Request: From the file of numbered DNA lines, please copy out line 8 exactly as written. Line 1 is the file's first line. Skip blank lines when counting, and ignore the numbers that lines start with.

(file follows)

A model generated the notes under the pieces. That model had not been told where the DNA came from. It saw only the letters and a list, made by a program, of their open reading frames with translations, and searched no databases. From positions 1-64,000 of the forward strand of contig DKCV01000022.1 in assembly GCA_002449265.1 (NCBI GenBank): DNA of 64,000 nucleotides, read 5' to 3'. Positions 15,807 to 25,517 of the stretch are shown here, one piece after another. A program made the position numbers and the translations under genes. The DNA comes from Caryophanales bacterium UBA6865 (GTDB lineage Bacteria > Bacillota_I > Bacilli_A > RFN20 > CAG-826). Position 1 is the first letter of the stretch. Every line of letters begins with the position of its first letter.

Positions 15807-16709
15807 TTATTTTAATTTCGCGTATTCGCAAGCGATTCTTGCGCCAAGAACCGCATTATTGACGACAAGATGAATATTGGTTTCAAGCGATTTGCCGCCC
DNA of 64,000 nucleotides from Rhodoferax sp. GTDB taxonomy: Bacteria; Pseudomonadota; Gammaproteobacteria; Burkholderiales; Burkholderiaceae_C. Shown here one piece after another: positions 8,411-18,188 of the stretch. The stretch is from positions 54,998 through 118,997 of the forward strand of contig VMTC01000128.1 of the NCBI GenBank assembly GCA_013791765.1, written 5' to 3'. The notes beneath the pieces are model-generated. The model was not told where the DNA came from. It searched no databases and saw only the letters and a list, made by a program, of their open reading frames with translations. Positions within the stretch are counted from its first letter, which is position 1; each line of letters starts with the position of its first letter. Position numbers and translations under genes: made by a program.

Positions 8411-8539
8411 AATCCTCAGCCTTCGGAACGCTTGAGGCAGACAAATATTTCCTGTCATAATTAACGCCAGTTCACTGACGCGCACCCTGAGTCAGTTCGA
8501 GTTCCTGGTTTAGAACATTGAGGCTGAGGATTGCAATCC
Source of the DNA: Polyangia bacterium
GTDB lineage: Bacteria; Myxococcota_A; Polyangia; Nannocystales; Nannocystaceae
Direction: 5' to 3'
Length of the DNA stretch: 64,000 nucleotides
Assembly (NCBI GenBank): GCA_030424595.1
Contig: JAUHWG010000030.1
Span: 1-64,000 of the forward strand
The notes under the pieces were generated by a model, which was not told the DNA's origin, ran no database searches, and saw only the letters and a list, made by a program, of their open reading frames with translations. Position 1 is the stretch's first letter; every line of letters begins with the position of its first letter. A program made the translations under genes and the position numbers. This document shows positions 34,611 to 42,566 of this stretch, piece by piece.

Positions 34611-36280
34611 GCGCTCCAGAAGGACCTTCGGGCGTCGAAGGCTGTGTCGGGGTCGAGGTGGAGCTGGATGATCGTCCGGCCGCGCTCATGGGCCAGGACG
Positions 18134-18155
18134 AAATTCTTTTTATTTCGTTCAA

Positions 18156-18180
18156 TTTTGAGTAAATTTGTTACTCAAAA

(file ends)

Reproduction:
Source of the DNA: Polyangia bacterium